Watch and Wait
People with no symptoms are generally not treated at the time of diagnosis. Some people remain stable and symptom-free for several years. It is very important for anyone who has been diagnosed with myelofibrosis to be closely monitored through regular medical check-ups to look for any signs or symptoms of disease progression.
Many kinds of drugs are used to treat myelofibrosis. They work in different ways and have different side effects. Ask your doctor or nurse to tell you about possible side effects before starting a new drug.
Cytoreductive therapies (e.g. hydroxyurea)
These drugs reduce the blood counts and are usually given by mouth (orally). The main side effects is lowering of the blood counts (in some cases too much).
These new kinds of drugs work by targeting the JAK1 and/or JAK2 proteins that help regulate blood. They can treat and lessen some of the symptoms of myelofibrosis, including an enlarged spleen, night sweats, itching and bone or muscle pain. They can work in both patients that have a JAK2 mutation and those that do not. Two JAK inhibitors, ruxolitinib (Jakafi®) and fedratinib (Inrebic®), are approved to treat myelofibrosis.
These drugs (e.g. thalidomide, lenalomide) fight cancer cells by helping the immune system work normally. They sometimes are used to treat symptoms such as anemia, an enlarged spleen, bone pain and high platelet count.
This male hormone treatment can increase red blood cell production. These drugs may help with the symptoms of severe anemia.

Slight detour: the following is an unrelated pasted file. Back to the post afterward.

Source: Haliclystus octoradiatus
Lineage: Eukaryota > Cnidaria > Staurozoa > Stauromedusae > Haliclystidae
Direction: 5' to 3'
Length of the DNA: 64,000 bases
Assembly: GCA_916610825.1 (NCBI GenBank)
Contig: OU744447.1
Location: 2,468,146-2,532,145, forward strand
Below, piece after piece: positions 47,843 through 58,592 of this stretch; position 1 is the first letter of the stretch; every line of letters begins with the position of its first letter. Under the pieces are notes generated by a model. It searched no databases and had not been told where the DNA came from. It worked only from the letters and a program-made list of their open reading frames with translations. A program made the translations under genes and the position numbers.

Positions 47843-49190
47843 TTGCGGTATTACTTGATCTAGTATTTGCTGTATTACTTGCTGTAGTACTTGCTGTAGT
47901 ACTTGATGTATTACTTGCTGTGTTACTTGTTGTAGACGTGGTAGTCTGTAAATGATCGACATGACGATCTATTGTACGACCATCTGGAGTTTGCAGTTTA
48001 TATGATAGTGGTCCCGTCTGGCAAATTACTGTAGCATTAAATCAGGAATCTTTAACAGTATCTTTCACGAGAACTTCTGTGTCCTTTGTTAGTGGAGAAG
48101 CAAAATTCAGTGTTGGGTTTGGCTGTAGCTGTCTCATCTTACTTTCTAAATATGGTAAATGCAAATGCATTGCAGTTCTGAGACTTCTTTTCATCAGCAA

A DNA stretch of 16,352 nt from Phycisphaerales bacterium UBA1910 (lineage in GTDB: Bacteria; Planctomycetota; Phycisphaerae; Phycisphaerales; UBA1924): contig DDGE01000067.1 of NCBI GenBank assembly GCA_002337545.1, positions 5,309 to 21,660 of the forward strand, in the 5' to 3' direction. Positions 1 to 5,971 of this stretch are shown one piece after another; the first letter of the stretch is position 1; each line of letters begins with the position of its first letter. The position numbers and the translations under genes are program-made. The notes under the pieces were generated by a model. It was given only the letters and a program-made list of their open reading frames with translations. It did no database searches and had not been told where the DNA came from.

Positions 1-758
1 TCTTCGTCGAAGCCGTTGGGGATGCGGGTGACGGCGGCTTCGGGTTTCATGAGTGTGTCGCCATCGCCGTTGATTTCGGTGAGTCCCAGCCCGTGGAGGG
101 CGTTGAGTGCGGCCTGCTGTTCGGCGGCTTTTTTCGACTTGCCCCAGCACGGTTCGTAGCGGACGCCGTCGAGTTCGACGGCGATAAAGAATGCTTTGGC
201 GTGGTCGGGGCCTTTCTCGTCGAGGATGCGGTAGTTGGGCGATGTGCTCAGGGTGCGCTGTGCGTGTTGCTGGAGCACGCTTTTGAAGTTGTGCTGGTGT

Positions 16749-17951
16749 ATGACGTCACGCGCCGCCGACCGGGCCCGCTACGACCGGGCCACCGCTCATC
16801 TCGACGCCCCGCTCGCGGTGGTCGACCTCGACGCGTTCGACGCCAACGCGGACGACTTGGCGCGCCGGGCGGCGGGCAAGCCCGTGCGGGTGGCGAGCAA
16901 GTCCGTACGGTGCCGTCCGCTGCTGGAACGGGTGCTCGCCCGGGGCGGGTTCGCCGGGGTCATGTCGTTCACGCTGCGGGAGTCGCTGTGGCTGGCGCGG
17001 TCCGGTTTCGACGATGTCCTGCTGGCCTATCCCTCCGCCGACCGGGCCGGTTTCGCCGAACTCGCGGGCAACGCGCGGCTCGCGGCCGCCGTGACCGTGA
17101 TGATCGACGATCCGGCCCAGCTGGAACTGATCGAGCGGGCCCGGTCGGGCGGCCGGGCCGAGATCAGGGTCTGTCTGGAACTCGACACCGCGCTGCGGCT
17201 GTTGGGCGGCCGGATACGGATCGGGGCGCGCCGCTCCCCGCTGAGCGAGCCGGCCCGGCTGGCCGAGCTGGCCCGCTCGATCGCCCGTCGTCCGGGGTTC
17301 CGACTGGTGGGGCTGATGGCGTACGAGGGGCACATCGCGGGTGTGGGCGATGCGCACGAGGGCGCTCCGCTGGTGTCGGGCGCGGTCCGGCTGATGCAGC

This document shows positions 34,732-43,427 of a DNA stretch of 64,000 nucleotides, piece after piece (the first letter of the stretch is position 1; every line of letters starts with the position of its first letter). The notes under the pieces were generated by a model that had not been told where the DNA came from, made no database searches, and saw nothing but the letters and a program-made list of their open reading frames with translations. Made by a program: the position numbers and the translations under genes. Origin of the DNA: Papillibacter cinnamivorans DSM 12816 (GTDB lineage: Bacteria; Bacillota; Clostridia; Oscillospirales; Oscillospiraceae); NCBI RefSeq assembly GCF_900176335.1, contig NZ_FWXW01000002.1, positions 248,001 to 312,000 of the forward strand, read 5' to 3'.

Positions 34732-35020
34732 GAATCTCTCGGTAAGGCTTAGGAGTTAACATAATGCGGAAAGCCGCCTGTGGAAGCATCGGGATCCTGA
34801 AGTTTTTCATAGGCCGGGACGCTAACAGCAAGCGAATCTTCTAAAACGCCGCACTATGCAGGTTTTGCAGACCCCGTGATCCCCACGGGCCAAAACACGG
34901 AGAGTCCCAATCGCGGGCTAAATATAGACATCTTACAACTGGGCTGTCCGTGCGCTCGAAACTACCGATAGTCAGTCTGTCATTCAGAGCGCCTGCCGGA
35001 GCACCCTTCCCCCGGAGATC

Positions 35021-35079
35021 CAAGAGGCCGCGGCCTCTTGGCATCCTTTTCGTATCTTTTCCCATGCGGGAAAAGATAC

This treatment helps regulate red blood cell production. An injection is given into a muscle or under the skin.
This drug, given orally, may be used in MF patients who have an extremely high platelet count.
Radiation uses high-powered beams, such as X-rays, to kill cells. Radiation therapy can help reduce the size of the spleen, when surgical removal isn’t an option. It is also used to treat bone pain and tumors outside of the bone marrow.
Surgical Removal of the Spleen (Splenectomy)
If your spleen is enlarged and causing harmful complications and pain, and other interventions have not been successful, you may benefit from having your spleen surgically removed. Your doctor will consider the risks and benefits of your particular situation and determine if this is a feasible option. If surgery is done, you should be closely monitored for complications.
Stem Cell Transplantation
This is the only type of treatment that has the potential to cure myelofibrosis. It is a very high-risk treatment that depends on the availability of a suitable donor. It is not an option for everyone.
Allogeneic stem cell transplant
In this type of transplant, a person with myelofibrosis receives high doses of chemotherapy or radiation to destroy the diseased bone marrow. The donor stem cells (from someone other than the patient) are then infused into the patient.
Non-myeloblative stem cell transplant
This type of transplant uses lower doses of chemotherapy or radiation prior to the infusion of donor cells. This type of transplant can be used in older patients, who may not be eligible for an allogeneic transplant.
Other treatments may be available through clinical trials. Clinical trials can offer the opportunity to benefit from the latest treatments or combinations of treatments while helping advance knowledge of the disease and its treatment options. Ask your health care team if a clinical trial might be right for you.